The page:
I still haven’t quite got to grips with the weather up here. It is entirely possible to go into a show when the sun is shining brightly only to emerge an hour later to find a great grey blanket has been spread across the sky. The heat in the venues can also be intense, especially the smaller ones. A woman even fainted during Hugh Hughes’new show, 360, at the Pleasance Courtyard. The show had to be stopped and the woman attended to. Eventually the audience were allowed back in and Hughes was able, tentatively, to pick up where he left off and complete the show and to recreate, at least partially, the atmosphere that was lost.
Hughes, the charmingly childlike alter-ego of Hoi Polloi’s Shon Dale-Jones, is listed in the Comedy section of this year’s fringe programme, rather than under Theatre, and he’s performing solo, without the flip charts and musical accompaniment of his previous shows. It’s just him in front of a big, black curtain telling a story.
With a constant curious smile, he describes how he returned to his hometown after living in London and climbed Snowdon with his friend Gareth. On top of the mountain he forced himself to do a 360, to spin on his heels, to change his perspective on life. Into this story he folds childhood memories of building dams and writing letters to the pretty girl in the classroom. Occasionally he will introduce elements of the fantastic, white horses or Superman, but then he will gallop back to the ‘true’ narrative, though the nature of truth always floats close to the surface with Hughes. Does it matter if these events happened? Does it matter if Gareth, or someone like him, exists at all? Not really; his stories have their own life, they have their own reality, and there in that hot room the story is all.
But this unpredictable and unfortunate incident in a way exposed the limitations of Hughes’ persona. While there’s something ever so appealing about his big-hearted, warm, embracive view of the world and while it would be nice to always be so alive and open to beauty, to everyday magic; it’s a difficult position to maintain. Not everything in life can be met with a calm, curious smile. This, of course wasn’t the most ideal evening to judge his act on, but reality – as he had been pointing out earlier in the set – has a habit of throwing such curve balls.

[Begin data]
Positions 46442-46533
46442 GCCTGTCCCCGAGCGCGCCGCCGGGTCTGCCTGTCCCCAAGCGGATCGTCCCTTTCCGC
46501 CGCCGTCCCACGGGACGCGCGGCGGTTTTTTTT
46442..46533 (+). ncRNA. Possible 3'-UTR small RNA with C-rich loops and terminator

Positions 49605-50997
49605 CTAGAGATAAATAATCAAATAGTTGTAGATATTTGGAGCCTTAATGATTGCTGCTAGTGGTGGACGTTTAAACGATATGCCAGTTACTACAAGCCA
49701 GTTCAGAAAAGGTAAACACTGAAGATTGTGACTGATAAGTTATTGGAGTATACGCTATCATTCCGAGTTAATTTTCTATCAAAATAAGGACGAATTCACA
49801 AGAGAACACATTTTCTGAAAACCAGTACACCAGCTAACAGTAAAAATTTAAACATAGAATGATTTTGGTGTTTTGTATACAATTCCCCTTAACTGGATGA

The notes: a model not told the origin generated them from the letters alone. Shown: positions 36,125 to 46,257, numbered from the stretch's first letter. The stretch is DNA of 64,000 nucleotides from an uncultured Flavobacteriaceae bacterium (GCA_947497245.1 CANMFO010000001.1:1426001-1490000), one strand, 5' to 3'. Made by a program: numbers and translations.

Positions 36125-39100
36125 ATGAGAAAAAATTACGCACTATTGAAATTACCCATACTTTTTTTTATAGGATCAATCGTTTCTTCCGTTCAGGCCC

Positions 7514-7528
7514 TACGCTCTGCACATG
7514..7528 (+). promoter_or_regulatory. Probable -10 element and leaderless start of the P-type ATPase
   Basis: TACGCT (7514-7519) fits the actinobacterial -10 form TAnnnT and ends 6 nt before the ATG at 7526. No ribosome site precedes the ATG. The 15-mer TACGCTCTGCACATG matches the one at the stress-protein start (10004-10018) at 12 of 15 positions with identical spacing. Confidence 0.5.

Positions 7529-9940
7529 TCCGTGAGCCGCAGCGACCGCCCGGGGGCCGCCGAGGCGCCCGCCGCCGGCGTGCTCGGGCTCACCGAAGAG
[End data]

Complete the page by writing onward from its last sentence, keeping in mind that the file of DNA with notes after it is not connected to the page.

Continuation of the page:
I have also seen my first naked man bits of the festival, though there will probably be more before August is out. This was during the utterly barking Or(f)unny at C Soco. Part of the Espresso! Teatro Italiano season, this seriously energetic piece of physical theatre features a brother and sister, seemingly parent-less, locked in a room together.
The two performers capture the recklessness and unselfconsciousness of childhood as they fling themselves about the room with seemingly little regard for their physical well being, dancing with abandon, spinning until they were dizzy and hurling themselves to the floor with some force. These moments of mania were interspersed with calmer, more exposing moments, literally in one case, where the brother lay horizontally on a table top staring serenely at the audience with his genitals out in the open and ketchup smeared on his chest. There was something both silly and yet so completely, totally vulnerable about this sight that it was actually rather moving. In terms of the sheer exuberance and physical commitment of the performers, this one is worth seeing.